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Our Warzone review covers yet another battle royale game in an increasingly saturated genre. Although I was cynical about the leaked information of yet another battle royale, let alone one from Call of Duty, once it released I was pleasantly surprised at how polished and unique the experience was. Announcing free-to-play and cross-platform support, and introducing unique mechanics from those found in any other battle royale seems to be the perfect formula that has proven critical for a successful BR-style game. Infinity Ward hasn’t been the first to realize this, nor will they be the last, thanks to Epic Games’ hit Fortnite popularizing the battle royale genre.

Call of Duty Warzone review: helicopters best battle royale?

Warzone Review: Gameplay 

When it comes to reviewing gameplay in a battle royale game, I always look for two distinct things: How much action am I likely to get each game, and how soon can I jump back in after getting eliminated? Warzone covers these grounds pretty well.

Impressively, Warzone features cross-progression for Call of Duty: Modern Warfare players, as well as up to 150 players in each match. That’s unheard of in the community, as most battle royale games only allow 100 players or fewer.

Regarding gameplay itself, it’s the same ordeal; dive in, look for the best loot, avoid the closing zone, and be the last man standing. In this case, deadly gas is what is responsible for shrinking the map throughout each match rather than a shrinking storm or ring of fire. One unique twist –finding a gas mask will allow you to survive outside of the circle for a short time before the mask breaks. But when it does break, the gas hurts, a lot, so don’t get caught.

After being killed for the first time in each match, you will be transferred into the Gulag, a small Gunfight map from Modern Warfare that is built for quick duels. Here, you can spectate other players in a small, prison-like arena while awaiting your turn to fight for another chance in the arena.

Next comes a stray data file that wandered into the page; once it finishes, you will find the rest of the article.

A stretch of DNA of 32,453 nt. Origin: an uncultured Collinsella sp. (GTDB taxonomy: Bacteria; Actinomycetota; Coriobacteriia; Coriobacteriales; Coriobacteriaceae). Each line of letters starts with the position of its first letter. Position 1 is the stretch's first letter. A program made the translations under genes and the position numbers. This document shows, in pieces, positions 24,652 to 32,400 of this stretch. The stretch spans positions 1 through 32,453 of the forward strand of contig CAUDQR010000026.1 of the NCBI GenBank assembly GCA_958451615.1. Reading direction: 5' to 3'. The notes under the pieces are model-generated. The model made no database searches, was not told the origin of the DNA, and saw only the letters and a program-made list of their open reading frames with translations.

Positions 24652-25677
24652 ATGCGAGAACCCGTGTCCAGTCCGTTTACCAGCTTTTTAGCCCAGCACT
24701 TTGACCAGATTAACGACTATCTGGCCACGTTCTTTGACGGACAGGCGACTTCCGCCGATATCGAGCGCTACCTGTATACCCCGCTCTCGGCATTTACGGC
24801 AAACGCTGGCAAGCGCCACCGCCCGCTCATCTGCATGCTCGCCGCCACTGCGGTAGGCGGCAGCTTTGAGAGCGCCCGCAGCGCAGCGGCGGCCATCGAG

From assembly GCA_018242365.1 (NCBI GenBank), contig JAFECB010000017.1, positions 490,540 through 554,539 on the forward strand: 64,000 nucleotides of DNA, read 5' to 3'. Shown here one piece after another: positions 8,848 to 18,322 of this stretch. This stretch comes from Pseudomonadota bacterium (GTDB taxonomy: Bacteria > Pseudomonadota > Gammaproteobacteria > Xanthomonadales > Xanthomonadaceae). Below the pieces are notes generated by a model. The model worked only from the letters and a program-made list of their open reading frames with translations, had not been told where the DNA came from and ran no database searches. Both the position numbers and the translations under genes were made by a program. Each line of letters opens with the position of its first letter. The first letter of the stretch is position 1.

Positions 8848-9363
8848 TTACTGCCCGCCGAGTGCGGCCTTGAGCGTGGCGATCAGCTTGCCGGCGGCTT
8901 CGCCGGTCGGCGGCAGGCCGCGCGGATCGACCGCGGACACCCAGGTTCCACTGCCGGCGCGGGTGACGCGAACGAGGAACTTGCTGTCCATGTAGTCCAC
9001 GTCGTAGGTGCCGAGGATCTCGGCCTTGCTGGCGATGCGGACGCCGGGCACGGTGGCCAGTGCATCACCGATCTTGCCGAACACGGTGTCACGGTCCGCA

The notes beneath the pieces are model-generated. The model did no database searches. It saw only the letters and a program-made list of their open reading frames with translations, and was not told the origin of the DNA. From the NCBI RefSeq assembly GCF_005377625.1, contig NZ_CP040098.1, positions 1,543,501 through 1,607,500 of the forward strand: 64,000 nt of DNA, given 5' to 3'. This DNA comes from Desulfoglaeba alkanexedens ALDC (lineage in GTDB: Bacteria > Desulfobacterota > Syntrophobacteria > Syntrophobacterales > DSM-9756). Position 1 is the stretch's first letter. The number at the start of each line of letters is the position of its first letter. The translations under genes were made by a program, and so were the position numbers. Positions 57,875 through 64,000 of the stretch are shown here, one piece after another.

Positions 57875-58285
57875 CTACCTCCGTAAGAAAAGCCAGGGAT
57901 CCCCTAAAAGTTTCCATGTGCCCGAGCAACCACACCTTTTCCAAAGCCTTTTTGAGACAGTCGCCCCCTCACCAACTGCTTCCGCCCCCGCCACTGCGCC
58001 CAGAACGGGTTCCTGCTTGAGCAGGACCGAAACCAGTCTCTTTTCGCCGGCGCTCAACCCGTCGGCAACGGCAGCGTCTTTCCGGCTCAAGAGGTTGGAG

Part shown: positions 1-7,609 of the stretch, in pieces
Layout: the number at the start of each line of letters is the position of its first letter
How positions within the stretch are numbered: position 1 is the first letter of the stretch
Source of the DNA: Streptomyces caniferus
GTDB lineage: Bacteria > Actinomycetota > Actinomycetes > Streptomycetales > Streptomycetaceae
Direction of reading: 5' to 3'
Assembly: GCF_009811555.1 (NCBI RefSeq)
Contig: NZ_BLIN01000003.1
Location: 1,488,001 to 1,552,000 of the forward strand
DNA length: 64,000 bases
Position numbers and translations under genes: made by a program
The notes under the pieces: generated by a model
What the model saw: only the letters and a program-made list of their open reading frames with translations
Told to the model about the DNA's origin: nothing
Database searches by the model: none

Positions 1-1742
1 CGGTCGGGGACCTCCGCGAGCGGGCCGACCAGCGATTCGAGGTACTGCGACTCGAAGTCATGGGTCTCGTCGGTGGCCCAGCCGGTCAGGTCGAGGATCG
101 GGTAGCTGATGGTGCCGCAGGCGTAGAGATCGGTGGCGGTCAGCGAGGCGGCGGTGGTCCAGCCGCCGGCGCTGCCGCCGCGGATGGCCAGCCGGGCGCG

Once your turn arrives, if you can successfully kill your opponent, you get a free life and find yourself diving into the map once again. If you happen to lose the 1v1 battle, you will remain dead as a spectator until a teammate purchases your life back at a buy station. This requires your squad-mates to find in-game money from floor loot, crates, or other player drops, and if they do, you can be bought back into the match indefinitely. This makes for plentiful opportunities to get back into the action in the same match to have another chance at winning, and very few battle royale games allow this much forgiveness.

The amount of action you get in each game is pretty consistent, but can also depend on where you choose to land. Having 150 players causes nearly all named points-of-interest to be populated early game, so you’ll likely have intense gunfights to start. Comparisons can be made to similar endeavors in action movies. The amount of epic firefight is honestly pretty cool.

In my experience, the intense gunfights happen throughout the entire match, with natural pauses in between for you and your squad to continue looting or shield up. In the end, it all depends on whether you like to avoid fights when necessary or aggressively start or barge into an ongoing fight. You can choose your own level of action, but the opportunity for a good fight is consistently higher than most mainstream battle royale games available to date.

The variety of vehicles only adds to the awesomeness. There are five available – ATVs, tactical rovers, SUVs, cargo trucks, and helicopters. Each vehicle provides different protection, speed, and seating. The trade off for the cargo truck is it’s slowest and loudest, allowing only one person in the driver seat and everyone else in the truck bed. The ATV only seats 2 players but is the fastest and most agile.